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Category - Reviews,Photography
Posted - 02/03/2017 03:41pm
5 things I learned taking photos with the DJI Phantom 4 Pro
By Mike O'Connor | 3 February 2017

DJI released the Phantom 4 Pro back in December, and we were lucky enough to take one out for a week. But is it good for taking photos? Yes, yes it is.

1) It's (relatively) idiot proof

Drone technology had come a long way, and the new generation of drones are easier to fly than ever. The Phantom 4 Pro is ridiculously easy – even if you do happen to get in a sticky situation, let your hands of the controller and the drone will level out and hover. There's sensors on its front back, left, right, and underside, and if you happen to go out of range, it will automatically return to home after a few minutes. Phew.

2) The image quality is awesome

The CMOS sensor in the Pro is big. Very big. By comparison, the new one-inch sensor is roughly four times as big as the one in the Phantom 4. But more importantly the Pro now has mechanical shutter and aperture control. You can shoot anywhere from f/2.8 to f/11, and choose a shutter speed to match using the EVF type dynamic view. As you'd expect, the images have amazing detail.

3) The new included monitor on the pro+ is miles better than using your phone

It costs the thick end of $500 more for the Pro+ which comes with the built in monitor - but I reckon it's worth the extra $$. It's easy to read and the touchscreen works well, but most importantly it's optimised to be viewable when it's really bright. Gone are the days of fashioning a cardboard shroud with a toilet roll and chewing gum with this bad boy. It's worth noting we did have some issues with the signal cutting in and out a little, but that's not unusual.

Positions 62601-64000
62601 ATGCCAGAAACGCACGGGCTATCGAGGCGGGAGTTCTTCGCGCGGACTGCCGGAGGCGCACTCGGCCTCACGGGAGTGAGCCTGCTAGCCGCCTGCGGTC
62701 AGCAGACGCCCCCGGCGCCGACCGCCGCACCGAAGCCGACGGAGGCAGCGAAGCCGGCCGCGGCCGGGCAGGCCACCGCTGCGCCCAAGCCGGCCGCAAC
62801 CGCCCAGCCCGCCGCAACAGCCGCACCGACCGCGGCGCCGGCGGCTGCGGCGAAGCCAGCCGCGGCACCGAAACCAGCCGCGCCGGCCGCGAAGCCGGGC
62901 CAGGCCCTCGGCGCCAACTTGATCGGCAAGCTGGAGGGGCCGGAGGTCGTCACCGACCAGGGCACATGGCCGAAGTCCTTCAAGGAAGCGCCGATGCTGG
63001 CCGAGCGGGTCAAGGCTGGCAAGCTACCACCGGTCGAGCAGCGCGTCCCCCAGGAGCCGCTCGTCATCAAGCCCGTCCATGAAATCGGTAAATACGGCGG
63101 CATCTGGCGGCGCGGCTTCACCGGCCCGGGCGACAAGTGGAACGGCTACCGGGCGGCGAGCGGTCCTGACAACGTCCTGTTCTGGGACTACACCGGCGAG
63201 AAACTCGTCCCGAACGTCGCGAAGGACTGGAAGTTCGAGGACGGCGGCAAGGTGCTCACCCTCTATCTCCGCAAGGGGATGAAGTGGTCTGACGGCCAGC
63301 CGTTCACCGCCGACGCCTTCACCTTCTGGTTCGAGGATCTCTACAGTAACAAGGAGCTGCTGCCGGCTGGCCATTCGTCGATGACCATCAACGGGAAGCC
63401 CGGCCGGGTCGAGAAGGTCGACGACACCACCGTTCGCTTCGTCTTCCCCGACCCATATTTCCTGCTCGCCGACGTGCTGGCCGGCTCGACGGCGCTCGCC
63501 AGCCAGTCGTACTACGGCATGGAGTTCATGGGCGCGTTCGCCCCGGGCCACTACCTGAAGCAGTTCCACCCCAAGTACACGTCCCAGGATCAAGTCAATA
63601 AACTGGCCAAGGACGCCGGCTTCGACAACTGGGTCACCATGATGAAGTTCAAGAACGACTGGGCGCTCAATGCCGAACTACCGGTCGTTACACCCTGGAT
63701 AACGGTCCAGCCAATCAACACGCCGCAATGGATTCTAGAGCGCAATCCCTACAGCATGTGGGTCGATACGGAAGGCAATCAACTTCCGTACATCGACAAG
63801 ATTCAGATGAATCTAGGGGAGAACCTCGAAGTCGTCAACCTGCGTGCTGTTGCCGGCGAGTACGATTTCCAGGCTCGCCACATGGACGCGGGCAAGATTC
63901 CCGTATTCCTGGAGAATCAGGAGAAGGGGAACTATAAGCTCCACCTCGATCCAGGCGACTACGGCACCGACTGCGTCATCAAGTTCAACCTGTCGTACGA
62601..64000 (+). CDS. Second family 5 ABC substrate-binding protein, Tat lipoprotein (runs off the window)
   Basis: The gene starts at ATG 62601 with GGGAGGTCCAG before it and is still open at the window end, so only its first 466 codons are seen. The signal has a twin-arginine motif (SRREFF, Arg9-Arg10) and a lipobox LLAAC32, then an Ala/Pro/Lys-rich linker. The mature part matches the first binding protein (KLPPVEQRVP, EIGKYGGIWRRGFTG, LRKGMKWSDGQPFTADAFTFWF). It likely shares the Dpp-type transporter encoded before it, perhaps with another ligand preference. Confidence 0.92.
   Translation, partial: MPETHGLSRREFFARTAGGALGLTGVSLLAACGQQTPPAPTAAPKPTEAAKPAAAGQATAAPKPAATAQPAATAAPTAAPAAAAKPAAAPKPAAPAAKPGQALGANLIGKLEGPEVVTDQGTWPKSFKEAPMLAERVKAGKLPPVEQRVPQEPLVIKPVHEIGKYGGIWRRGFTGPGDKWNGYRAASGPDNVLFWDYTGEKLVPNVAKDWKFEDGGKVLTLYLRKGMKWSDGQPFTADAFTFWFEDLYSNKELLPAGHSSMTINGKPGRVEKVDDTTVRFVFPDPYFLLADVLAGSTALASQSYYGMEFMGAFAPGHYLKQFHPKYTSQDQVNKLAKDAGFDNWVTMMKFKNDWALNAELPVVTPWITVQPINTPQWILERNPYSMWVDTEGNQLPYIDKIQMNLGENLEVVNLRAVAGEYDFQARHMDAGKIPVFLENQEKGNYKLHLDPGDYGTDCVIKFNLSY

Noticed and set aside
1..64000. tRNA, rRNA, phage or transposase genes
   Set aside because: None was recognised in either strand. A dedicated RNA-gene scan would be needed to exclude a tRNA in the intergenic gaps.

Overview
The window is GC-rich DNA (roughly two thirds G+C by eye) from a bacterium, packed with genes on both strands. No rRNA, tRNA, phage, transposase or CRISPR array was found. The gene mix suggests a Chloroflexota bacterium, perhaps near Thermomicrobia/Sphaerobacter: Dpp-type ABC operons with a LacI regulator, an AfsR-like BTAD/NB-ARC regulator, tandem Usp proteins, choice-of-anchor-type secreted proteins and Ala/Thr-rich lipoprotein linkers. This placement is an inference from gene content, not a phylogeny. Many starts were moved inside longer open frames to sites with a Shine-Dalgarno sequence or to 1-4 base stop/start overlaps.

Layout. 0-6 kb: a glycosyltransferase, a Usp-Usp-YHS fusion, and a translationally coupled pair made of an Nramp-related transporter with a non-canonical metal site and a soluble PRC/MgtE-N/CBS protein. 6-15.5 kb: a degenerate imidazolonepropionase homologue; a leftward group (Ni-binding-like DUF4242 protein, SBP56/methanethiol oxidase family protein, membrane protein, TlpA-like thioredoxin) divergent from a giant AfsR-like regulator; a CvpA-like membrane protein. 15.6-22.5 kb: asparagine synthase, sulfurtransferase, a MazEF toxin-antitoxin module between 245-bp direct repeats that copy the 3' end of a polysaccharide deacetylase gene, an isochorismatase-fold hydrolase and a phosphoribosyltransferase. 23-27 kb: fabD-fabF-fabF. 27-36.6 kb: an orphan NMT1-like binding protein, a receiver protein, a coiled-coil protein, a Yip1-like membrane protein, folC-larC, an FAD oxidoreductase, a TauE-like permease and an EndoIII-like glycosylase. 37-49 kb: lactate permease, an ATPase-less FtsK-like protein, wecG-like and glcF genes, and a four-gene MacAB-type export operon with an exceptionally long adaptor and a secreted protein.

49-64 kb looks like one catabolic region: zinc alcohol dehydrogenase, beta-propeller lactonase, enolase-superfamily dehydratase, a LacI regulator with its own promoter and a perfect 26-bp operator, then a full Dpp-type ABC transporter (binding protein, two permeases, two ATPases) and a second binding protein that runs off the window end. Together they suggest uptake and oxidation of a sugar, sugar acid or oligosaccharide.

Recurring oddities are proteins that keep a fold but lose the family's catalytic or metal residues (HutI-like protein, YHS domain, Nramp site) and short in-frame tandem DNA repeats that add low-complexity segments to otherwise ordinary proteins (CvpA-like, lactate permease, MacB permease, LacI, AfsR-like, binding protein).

4) The colours can be a bit flat straight out of camera

And I found them a little overexposed too. However because the RAW files (yes, you need to shoot RAW!) contain lots of shadow detail, it's relatively easy to pull the highlights back when you edit in Photoshop or Lightroom.

5) Enable tripod mode to slow things down

It makes the drone more stable, optimising it for stills and video by limiting the speed and giving you precision control for framing your shot. Just make sure you disable it when you want to fly to your next location otherwise you will crawl!


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